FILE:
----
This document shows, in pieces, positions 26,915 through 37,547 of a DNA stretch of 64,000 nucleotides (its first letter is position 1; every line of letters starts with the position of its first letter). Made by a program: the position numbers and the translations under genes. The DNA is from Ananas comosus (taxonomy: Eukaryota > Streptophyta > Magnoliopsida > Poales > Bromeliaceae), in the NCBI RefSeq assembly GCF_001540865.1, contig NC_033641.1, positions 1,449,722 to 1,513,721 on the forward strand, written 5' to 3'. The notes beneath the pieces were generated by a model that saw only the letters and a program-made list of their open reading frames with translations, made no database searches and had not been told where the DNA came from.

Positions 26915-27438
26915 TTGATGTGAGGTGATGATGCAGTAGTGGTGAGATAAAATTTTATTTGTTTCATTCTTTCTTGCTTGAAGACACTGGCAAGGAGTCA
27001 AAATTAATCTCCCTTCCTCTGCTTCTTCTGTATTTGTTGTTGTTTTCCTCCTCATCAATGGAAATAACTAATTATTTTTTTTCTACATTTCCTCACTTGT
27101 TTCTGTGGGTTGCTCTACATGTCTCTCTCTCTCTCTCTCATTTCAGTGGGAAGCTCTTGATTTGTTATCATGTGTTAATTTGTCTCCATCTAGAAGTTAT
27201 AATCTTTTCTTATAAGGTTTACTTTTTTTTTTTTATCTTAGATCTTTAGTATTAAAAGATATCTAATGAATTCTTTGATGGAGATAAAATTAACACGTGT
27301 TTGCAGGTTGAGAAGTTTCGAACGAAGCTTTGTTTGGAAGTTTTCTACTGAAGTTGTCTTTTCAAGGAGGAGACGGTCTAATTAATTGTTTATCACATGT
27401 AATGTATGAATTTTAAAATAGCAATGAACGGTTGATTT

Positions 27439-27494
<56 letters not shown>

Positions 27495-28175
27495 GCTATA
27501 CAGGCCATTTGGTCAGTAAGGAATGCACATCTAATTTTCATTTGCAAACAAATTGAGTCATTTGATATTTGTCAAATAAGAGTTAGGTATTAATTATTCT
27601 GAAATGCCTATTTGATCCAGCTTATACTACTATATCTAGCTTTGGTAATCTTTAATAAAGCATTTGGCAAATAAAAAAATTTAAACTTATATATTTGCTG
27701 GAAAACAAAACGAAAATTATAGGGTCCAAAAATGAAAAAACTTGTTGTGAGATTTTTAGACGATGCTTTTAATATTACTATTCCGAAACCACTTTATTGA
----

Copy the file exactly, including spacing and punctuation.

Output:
This document shows, in pieces, positions 26,915 through 37,547 of a DNA stretch of 64,000 nucleotides (its first letter is position 1; every line of letters starts with the position of its first letter). Made by a program: the position numbers and the translations under genes. The DNA is from Ananas comosus (taxonomy: Eukaryota > Streptophyta > Magnoliopsida > Poales > Bromeliaceae), in the NCBI RefSeq assembly GCF_001540865.1, contig NC_033641.1, positions 1,449,722 to 1,513,721 on the forward strand, written 5' to 3'. The notes beneath the pieces were generated by a model that saw only the letters and a program-made list of their open reading frames with translations, made no database searches and had not been told where the DNA came from.

Positions 26915-27438
26915 TTGATGTGAGGTGATGATGCAGTAGTGGTGAGATAAAATTTTATTTGTTTCATTCTTTCTTGCTTGAAGACACTGGCAAGGAGTCA
27001 AAATTAATCTCCCTTCCTCTGCTTCTTCTGTATTTGTTGTTGTTTTCCTCCTCATCAATGGAAATAACTAATTATTTTTTTTCTACATTTCCTCACTTGT
27101 TTCTGTGGGTTGCTCTACATGTCTCTCTCTCTCTCTCTCATTTCAGTGGGAAGCTCTTGATTTGTTATCATGTGTTAATTTGTCTCCATCTAGAAGTTAT
27201 AATCTTTTCTTATAAGGTTTACTTTTTTTTTTTTATCTTAGATCTTTAGTATTAAAAGATATCTAATGAATTCTTTGATGGAGATAAAATTAACACGTGT
27301 TTGCAGGTTGAGAAGTTTCGAACGAAGCTTTGTTTGGAAGTTTTCTACTGAAGTTGTCTTTTCAAGGAGGAGACGGTCTAATTAATTGTTTATCACATGT
27401 AATGTATGAATTTTAAAATAGCAATGAACGGTTGATTT

Positions 27439-27494
<56 letters not shown>

Positions 27495-28175
27495 GCTATA
27501 CAGGCCATTTGGTCAGTAAGGAATGCACATCTAATTTTCATTTGCAAACAAATTGAGTCATTTGATATTTGTCAAATAAGAGTTAGGTATTAATTATTCT
27601 GAAATGCCTATTTGATCCAGCTTATACTACTATATCTAGCTTTGGTAATCTTTAATAAAGCATTTGGCAAATAAAAAAATTTAAACTTATATATTTGCTG
27701 GAAAACAAAACGAAAATTATAGGGTCCAAAAATGAAAAAACTTGTTGTGAGATTTTTAGACGATGCTTTTAATATTACTATTCCGAAACCACTTTATTGA